Watch: US Sen. Lisa Murkowski addresses the Alaska Legislature

U.S. Sen. Lisa Murkowski is set to deliver her annual address to the Alaska Legislature at 11 a.m. Tuesday.

Watch a live stream here, on 360 North television, or tune into KTOO-FM.

For real-time analysis of this speech and other musings on what happens in the state Capitol, follow the hashtag #AKleg. Many state lawmakers, staffers, reporters and politicos are active there, including Alaska Public Media’s Liz Ruskin (@lruskin), who covers Murkowski in Washington D.C.

For some context, Ruskin and I talked on Monday about Murkowski’s evolving role in the Senate.

“Course she gets a lot of national attention, in part because she’s one of the few moderates left. You know, one of the few Republicans who might be able to criticize the president. She’s often asked if she will play that role.

“A number of senators left to might have played that role before: Sen. (Jeff) Flake, Sen. (Bob) Corker. So you know, it’s dwindling numbers of Republicans who get called on to say, ‘What do you think of this thing that the president just did?’ And so she, she gets a lot of attention that way.

“And her other reason to be in the spotlight often is because she’s chairman of the Senate Energy Committee, which is a pretty powerful perch. She’s in her final two years in that position. Republicans have term limits on the chairmanships and hers expires at the end of this Congress. So at the end of 2020 is the end of her chairmanship. So, there is some question about whether she would run for re-election when she’s next up in 2022.

“She’s rising in seniority in the Appropriations Committee. So it’s possible that she could become chairman of Appropriations, especially if Sen. Collins loses her reelection bid. … Susan Collins, another moderate Republican and she’s from Maine.”

Ruskin also ticked through some of Sen. Murkowski’s accomplishments in the last year.

“The spending bill that just passed that averted the government shutdown – there’ve been a lot of focus on the Homeland Security provisions in there, but it also included funding for the Interior Department and associated agencies. Well, Sen. Murkowski is the chair of the Appropriations Subcommittee that writes that bill, so she got a lot of items in that bill also, then I’m sure she’ll talk about. As I said, that was somewhat overshadowed by this fight over the wall and the emergency declaration.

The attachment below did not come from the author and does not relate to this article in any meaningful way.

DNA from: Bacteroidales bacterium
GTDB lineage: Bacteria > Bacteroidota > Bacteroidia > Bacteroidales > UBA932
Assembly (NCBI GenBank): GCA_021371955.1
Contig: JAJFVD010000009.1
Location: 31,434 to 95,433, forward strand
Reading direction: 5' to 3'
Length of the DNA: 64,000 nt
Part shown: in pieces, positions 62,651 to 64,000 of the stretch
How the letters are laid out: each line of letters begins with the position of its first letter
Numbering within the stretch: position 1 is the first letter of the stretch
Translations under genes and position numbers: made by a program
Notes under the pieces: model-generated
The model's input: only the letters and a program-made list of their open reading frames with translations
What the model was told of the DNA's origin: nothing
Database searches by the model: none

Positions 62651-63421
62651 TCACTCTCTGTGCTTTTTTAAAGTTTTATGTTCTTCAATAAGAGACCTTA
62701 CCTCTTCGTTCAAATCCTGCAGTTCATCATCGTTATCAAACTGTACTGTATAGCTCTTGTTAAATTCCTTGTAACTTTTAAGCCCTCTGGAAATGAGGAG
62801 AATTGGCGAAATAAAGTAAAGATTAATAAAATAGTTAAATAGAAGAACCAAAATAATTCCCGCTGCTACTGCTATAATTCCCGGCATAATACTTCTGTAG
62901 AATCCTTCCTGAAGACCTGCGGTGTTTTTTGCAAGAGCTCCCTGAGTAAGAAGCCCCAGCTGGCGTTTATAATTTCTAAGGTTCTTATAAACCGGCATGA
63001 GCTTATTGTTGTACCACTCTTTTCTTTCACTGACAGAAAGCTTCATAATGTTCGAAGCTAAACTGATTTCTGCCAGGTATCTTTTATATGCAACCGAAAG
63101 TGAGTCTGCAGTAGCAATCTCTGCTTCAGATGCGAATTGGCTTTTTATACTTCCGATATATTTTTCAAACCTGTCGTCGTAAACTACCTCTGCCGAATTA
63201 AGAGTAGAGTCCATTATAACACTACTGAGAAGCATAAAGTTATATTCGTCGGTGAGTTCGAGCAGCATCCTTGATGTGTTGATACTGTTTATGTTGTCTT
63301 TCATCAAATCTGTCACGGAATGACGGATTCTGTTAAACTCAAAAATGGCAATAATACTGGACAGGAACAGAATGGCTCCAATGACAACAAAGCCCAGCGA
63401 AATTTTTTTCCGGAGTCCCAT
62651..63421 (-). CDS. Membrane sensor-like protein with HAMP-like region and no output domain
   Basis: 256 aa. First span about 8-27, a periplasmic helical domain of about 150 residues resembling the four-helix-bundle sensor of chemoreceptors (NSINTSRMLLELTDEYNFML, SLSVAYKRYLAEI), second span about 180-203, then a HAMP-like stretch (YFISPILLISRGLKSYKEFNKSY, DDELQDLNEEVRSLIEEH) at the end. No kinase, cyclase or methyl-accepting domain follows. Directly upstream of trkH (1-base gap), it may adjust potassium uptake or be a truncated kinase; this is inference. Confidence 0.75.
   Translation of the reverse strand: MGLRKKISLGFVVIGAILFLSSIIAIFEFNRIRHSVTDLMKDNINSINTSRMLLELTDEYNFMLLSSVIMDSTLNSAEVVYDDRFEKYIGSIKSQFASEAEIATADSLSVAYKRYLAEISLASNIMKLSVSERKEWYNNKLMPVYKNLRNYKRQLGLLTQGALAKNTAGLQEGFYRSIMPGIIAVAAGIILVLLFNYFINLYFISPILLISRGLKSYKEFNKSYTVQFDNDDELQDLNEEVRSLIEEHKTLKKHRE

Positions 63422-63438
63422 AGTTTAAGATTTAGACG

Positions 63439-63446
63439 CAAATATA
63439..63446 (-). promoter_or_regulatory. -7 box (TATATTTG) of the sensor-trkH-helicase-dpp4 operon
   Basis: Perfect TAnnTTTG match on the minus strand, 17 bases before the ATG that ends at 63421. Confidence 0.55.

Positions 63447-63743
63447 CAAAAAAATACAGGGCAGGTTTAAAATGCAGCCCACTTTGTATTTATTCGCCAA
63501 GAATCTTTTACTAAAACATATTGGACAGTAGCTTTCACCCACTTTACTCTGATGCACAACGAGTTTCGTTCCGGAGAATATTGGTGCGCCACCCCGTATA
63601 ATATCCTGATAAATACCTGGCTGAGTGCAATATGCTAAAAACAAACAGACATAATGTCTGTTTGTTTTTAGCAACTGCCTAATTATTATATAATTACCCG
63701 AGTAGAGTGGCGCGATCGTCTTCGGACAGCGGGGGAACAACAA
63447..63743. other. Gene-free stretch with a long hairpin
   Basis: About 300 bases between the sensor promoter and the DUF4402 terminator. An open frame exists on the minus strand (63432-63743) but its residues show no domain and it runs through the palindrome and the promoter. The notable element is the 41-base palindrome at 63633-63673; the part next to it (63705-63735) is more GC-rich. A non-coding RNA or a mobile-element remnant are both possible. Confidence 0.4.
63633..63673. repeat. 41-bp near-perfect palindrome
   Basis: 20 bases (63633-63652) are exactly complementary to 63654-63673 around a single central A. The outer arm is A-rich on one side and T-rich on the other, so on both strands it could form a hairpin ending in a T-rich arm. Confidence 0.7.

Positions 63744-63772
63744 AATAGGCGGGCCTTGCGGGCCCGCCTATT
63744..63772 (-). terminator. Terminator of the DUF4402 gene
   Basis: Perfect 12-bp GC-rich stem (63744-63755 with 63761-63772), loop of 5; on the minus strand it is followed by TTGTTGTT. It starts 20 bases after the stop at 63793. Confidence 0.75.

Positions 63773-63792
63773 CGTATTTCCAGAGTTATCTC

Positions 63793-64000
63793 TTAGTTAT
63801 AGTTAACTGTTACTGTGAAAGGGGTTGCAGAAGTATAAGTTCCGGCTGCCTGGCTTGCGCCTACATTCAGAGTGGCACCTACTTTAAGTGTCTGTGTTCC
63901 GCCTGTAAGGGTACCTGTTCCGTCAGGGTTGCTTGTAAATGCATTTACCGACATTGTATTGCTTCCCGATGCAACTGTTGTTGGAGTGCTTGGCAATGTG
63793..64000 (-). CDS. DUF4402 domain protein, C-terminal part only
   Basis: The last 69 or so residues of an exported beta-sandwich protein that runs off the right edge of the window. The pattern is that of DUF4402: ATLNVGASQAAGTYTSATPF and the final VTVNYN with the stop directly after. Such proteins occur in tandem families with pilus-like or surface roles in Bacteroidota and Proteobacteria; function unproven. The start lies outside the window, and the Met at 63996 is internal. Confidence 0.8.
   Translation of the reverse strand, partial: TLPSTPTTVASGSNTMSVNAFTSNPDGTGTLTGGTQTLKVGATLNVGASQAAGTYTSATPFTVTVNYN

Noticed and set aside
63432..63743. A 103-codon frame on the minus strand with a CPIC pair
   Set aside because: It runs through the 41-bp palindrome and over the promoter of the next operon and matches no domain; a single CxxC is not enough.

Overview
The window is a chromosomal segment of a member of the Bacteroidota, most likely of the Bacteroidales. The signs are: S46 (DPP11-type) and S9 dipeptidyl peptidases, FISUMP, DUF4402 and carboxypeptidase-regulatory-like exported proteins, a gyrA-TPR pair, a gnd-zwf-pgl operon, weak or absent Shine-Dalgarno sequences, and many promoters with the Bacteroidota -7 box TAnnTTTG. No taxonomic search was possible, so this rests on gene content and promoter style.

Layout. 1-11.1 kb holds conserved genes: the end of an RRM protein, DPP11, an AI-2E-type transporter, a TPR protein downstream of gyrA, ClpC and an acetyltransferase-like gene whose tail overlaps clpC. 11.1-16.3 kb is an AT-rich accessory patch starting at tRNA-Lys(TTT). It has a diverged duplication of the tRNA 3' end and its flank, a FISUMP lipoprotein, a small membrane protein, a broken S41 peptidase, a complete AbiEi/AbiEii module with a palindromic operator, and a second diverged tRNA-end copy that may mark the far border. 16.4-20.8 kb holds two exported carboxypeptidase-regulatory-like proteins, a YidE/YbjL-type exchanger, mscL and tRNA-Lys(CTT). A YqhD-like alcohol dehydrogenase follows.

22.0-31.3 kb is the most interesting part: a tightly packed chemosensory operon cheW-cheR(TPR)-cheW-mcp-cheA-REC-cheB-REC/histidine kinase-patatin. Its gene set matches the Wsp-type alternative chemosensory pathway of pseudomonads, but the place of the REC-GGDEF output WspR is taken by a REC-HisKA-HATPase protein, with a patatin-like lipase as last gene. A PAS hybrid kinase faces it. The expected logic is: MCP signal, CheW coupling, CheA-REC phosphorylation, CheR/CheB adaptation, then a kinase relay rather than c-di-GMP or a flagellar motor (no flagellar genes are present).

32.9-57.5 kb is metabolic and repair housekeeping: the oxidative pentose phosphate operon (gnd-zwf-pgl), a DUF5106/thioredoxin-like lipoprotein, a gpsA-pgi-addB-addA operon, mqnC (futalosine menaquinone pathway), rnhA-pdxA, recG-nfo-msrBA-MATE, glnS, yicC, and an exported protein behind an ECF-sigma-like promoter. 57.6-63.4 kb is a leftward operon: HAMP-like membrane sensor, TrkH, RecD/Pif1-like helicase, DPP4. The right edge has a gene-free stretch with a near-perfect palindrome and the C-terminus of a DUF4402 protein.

“I should probably also mention icebreakers. Largely through her efforts and others in Congress, the Homeland Security bill, I believe it’s in the Homeland Security bill, there’s full funding for one polar ice breaker and the start of funding for another.”

Finally, Ruskin explained a major legislative accomplishment affecting Alaska Native veterans and their heirs.

“She did pass a very large land package, which has a lot for the whole country, and also a lot of Alaska items. One of the biggest ones is this reopening of the Native allotment application period for veterans of the Vietnam War era.

“There’s the 1906 Native Allotment Act that allowed Alaska Native people to select 160 acres that would be transferred to them in title, transferred to them as individuals. And the program ended with the passage of the Alaska Native Claims Settlement Act of 1971. So the argument went that a lot of service members who were serving their country overseas at that time, that they missed the application period, because it may have fallen while they were overseas. So the program was reopened once and it was said to be too restrictive. So there was another bill passed that made it a little more open, but still few veterans applied or at least few veterans were successful in getting allotments. So this is at least the third bill to try to give veterans another chance at selecting these lands.

“And interestingly, environmentalists have an objection to it for the same reason that a lot of Alaskans probably would like it is that it allows veterans to choose land that’s anywhere in the state. So they can choose parcels that are ripe for development along highways, even in regions of the state that they don’t live in. It’s especially important for Southeast Alaska because they have been unable to choose anything that was in the Tongass, so Southeast veterans of that era or their heirs can choose parcels along the highway in the Interior, even if they have no personal connection to these other lands. So that’s one thing that I imagine that she’ll talk about.”

This is the first of three special addresses this week in the state Capitol. Alaska Supreme Court Chief Justice Joel Bolger is scheduled for the State of the Judiciary address at 11 a.m. Wednesday, and Alaska’s junior U.S. Sen. Dan Sullivan is set for 11 a.m. Thursday.

Jeremy Hsieh

Local News Reporter, KTOO

I dig into questions about the forces and institutions that shape Juneau, big and small, delightful and outrageous. What stirs you up about how Juneau is built and how the city works?

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